Initially, we note that nowhere in PURTA did the legislature commit to the PUC the responsibility to decide any questions arising under that statute. Because the PUC is a creature of statute, it has only those powers which the legislature confers upon it and those powers which arise from the express powers by necessary implication. Feingold v. Bell of Pennsylvania, 477 Pa. 1, 383 A.2d 791 (1977).

Furthermore, nothing in the Public Utility Code, 66 Pa. C.S. §§ 101-3315, purports to commit PURTA questions to the PUC. "Although the Public Utility Law grants to the [Public Utility] Commission general supervisory and regulatory powers over public utilities, 66 Pa. C.S. § 501, the Code does not confer an exclusive jurisdiction to decide all matters involving regulated public utilities." Virgilli, 58 Pa. Commonwealth Ct. at 343, 427 A.2d at 1253.

Both this court and our Supreme Court have addressed, in an earlier case, the statutory construction issue upon which the present case turns. In Commonwealth v. Philadelphia Electric Co., 21 Pa. Commonwealth Ct. 593, 347 A.2d 494 (1975), rev'd, 472 Pa. 530, 372 A.2d 494 (1977), this court decided the question of whether certain of Philadelphia Electric Company's dams, dikes and canals were "utility realty" under PURTA. Reviewing that decision, the Pennsylvania

[ 78 Pa. Commw. Page 106]

Supreme Court also directly addressed the statutory construction question; neither opinion reflected reluctance to address the "utility realty" issue, and neither suggested that the court lacked jurisdiction to hear the case.

Those decisions demonstrate the continued vitality of the pre-PURTA approach to questions concerning the eligibility of utility property for the former constitutional exemption from local taxation. As the Supreme Court stated then, "[t]he determination whether a proposed use is a public one is a question for ultimate judicial determination." Independence Township School District Appeal, 412 Pa. 302, 309, 194 A.2d 437, 440 (1963).

The legislature, in § 1101-A(2), 72 P.S. 8101-A(2) defined "public utility" for purposes of PURTA. That definition is not coextensive with the definition of "public utility" in 66 Pa. C.S. § 102 of the Public Utility Code, which delineates the jurisdiction of the PUC, e.g., PURTA includes electric cooperative corporations, while the Code specifically excludes them. Because PURTA extends to utilities outside the jurisdiction of the PUC, the legislature could not have intended that body to be the arbiter of all questions arising under PURTA. Although the legislature could conceivably have intended that the PUC hear cases involving some utilities and that the court hear the remainder, absent some clear indication, we will not infer such an unlikely and unwieldy scheme.

West Penn contends that taxation is a form of regulation, and, because only the PUC may regulate public utilities, local taxing authorities may not properly tax utility property.

[ 78 Pa. Commw. Page 107]

Although the PUC does have regulatory power, that power extends only to utilities covered by the Public Utility Code and to subjects covered by that law. Philadelphia Electric Co. v. Human Relations Page 107} Commission, 5 Pa. Commonwealth Ct. 329, 290 A.2d 699 (1972). Because PURTA is part of the Tax Reform Code, not the Public Utilities Code, and because not all PURTA utilities are subject to the Public Utilities Code, we find West Penn's argument unpersuasive.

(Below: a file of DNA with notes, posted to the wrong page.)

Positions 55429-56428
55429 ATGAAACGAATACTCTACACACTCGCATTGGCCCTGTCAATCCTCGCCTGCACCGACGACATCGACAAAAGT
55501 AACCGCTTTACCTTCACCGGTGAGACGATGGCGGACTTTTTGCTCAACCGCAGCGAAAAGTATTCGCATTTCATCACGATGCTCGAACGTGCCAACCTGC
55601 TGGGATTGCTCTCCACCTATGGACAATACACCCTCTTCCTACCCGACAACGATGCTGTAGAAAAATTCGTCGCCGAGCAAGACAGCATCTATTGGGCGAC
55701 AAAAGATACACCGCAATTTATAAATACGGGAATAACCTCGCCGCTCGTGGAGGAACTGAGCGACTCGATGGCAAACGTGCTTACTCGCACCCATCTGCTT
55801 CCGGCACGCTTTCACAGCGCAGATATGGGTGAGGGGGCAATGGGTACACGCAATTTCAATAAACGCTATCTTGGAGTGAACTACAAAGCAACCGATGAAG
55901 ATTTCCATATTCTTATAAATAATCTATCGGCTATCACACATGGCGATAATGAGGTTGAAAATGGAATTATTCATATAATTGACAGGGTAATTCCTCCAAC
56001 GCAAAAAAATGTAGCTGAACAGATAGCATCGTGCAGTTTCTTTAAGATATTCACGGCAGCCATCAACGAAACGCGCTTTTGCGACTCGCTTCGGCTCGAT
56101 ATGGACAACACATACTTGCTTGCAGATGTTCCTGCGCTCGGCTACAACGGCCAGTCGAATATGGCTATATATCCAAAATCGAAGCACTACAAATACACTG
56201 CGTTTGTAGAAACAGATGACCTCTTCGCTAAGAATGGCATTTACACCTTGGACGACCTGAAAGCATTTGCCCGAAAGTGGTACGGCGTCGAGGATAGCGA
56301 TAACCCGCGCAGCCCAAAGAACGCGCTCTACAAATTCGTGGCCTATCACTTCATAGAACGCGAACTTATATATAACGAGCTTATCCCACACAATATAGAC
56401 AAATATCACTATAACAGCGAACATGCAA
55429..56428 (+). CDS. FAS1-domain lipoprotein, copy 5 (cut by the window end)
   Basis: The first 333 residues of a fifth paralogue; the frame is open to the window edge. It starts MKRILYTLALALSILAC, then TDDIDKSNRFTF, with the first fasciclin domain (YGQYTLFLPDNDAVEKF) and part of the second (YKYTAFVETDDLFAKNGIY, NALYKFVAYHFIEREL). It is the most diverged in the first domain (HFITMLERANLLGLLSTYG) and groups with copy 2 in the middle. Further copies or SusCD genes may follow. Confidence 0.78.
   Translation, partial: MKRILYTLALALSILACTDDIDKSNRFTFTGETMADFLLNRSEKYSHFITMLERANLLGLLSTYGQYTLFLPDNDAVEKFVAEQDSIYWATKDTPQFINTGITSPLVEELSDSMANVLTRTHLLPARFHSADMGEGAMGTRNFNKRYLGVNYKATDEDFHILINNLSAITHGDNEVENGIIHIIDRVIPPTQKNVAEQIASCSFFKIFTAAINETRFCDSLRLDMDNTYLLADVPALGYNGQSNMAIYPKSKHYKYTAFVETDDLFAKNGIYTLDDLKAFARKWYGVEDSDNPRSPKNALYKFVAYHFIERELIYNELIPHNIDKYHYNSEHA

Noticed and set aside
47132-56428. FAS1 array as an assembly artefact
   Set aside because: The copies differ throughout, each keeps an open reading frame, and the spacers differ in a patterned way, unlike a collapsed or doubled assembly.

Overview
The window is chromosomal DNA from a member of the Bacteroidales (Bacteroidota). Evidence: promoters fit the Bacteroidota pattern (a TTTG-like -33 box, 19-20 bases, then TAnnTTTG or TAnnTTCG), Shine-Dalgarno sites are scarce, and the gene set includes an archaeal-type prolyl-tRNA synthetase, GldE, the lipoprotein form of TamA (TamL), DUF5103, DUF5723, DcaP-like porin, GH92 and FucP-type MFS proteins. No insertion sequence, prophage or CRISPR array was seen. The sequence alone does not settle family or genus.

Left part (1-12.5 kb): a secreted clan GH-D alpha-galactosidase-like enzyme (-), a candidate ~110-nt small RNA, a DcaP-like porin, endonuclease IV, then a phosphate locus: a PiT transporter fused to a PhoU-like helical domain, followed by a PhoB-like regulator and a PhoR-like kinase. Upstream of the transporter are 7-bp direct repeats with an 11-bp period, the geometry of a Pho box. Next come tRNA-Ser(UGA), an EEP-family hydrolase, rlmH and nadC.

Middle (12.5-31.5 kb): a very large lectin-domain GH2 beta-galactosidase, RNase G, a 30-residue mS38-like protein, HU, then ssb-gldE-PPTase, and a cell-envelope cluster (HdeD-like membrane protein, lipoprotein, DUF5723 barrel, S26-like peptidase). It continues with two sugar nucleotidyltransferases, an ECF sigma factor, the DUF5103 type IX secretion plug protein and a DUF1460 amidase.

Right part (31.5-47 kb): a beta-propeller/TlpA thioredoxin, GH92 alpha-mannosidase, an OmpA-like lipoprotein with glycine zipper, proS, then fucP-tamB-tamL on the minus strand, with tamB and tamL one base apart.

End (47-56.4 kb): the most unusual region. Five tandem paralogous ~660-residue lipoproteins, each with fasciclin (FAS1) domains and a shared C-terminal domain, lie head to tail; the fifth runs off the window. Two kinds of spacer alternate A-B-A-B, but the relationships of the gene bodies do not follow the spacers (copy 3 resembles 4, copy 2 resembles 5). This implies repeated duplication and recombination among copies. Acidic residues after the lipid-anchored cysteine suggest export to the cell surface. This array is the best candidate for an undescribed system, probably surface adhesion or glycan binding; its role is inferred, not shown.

West Penn also attempts to characterize the present case as one clearly within the PUC's jurisdiction; that group includes cases involving ratemaking, provision of utility service and location of utility facilities.*fn10

We agree that those areas are solely within the jurisdiction of the PUC; however, this case does not involve any of those issues. The determination of the propriety of including property for PURTA taxes is independent from the PUC's determination of the propriety of including property in the utility's rate base. Indeed, the definition of "utility realty" in PURTA, 72 P.S. § 8101-A(3), differs from the "used or usable" standard employed by the PUC in ratemaking decisions. See Bell Telephone Co. of Pennsylvania v. Pennsylvania Public Utility Commission, 47 Pa. Commonwealth Ct. 614, 408 A.2d 917 (1979).

[ 78 Pa. Commw. Page 108]

Finally, West Penn contends that sound public policy dictates that the PUC have jurisdiction here in order to establish and maintain one uniform standard for the determination of utility property under PURTA.

The resolution of this case is merely a matter of statutory construction. Nothing suggests that the PUC has any particular expertise in construing taxation statutes, and uniformity may be attained, as is always true, through the vehicle of the appellate process.

Accordingly, we affirm the trial court's denial of West Penn's motion to dismiss and remand the case to that court for further proceedings on the merits.


Now, October 26, 1983, the order of the Court of Common Pleas of Allegheny County, dated July 16, 1981, is affirmed, and the case is remanded to that court for further proceedings.

Jurisdiction relinquished.


Affirmed and remanded.